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From Barnes & NobleThe Barnes & Noble Review
Editor extraordinaire Gardner Dozois' annual Year's Best Science Fiction anthology is like the Pro Bowl for writers of short-length sci fi; and, as has come to be expected over the last two decades, the 23rd edition more than adequately measures up to its long list of venerable predecessors. Included within this shelf-bending collection are works from some of the biggest names in the field: Stephen Baxter, Bruce Sterling, Joe Haldeman, Alastair Reynolds, Gene Wolfe, and Harry Turtledove, to name just a few.
Notable selections include "Beyond the Aquila Rift" by Reynolds, about a wayward starship that ends up at a surreal space station 150,000 light years from home, Jay Lake and Ruth Nestvold's "The Canadian Who Came Almost All the Way Back from the Stars," which revolves around a billionaire who bootstraps it to deep space and back (almost), and "The Great Caruso" by Steven Popkes, a speculative gem about a nicotine-addicted woman with a mysterious form of lung cancer.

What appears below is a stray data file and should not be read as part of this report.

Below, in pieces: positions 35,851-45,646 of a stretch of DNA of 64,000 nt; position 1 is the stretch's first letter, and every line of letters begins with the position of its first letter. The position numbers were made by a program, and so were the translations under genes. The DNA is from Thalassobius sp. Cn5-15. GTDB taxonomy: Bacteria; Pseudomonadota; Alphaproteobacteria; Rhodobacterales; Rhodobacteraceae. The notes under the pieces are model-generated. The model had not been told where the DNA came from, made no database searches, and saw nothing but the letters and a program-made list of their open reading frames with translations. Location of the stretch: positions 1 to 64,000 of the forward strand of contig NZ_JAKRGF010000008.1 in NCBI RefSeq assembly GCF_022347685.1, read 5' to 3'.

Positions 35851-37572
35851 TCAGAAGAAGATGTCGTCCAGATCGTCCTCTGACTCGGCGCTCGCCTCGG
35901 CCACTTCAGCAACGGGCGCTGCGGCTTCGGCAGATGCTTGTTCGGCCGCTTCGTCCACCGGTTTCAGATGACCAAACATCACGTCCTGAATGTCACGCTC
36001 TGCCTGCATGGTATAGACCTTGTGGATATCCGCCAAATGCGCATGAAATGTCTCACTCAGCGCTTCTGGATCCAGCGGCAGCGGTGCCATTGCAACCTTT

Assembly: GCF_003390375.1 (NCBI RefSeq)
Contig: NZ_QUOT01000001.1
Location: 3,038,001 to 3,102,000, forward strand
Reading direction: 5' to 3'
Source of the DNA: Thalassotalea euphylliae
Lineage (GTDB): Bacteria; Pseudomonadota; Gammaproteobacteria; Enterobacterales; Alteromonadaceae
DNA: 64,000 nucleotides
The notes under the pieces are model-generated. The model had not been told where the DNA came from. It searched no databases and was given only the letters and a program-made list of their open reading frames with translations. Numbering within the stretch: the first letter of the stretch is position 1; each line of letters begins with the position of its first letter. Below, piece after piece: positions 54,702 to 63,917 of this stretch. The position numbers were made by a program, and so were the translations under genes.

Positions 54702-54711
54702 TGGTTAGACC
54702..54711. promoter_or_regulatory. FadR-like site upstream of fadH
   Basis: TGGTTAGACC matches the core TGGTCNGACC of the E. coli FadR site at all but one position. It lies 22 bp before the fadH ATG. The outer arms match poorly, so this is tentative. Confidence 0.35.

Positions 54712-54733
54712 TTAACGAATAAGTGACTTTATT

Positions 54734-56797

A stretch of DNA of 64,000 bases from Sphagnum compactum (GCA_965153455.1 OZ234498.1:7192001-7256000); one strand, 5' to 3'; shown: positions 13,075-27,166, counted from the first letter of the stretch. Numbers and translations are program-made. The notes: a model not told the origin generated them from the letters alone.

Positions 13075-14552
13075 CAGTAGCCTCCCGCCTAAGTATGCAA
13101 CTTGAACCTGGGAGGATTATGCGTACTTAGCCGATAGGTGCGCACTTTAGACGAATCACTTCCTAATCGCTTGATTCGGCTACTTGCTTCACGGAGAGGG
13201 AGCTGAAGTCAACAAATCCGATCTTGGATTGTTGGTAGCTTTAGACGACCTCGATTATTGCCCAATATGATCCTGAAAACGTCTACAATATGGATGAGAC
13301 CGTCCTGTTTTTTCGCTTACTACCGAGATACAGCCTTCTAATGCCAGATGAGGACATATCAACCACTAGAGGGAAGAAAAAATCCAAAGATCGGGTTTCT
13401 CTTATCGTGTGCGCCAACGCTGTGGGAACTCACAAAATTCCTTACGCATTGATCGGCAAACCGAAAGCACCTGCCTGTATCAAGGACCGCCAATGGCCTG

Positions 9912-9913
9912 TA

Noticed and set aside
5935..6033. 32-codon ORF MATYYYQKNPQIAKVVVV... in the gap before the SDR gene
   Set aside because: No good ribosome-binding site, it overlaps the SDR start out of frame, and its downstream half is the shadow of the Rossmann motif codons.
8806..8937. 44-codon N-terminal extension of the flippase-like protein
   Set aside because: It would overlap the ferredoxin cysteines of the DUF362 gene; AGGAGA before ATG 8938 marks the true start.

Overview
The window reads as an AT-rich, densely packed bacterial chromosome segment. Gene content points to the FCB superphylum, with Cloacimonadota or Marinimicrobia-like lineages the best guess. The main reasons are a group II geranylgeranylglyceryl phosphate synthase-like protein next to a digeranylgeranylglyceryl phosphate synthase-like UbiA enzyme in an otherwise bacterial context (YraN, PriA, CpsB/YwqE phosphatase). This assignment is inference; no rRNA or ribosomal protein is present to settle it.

Also included in Dozois' annual compilation is his in-depth summation of the year in science fiction. Encompassing every aspect of the genre (magazine sales, imprint launches and closures, awards, conferences, related films and television shows, etc.), the 30-page yearly summary is, to some, just as interesting -- and historically significant -- as the collection of elite stories featured afterward. Science fiction fans wondering about the state of the genre should definitely read this anthology, which features not only many of sci-fi's firmly established superstars but also the best and brightest newcomers -- an essential addition to any serious science fiction fan's collection. Paul Goat Allen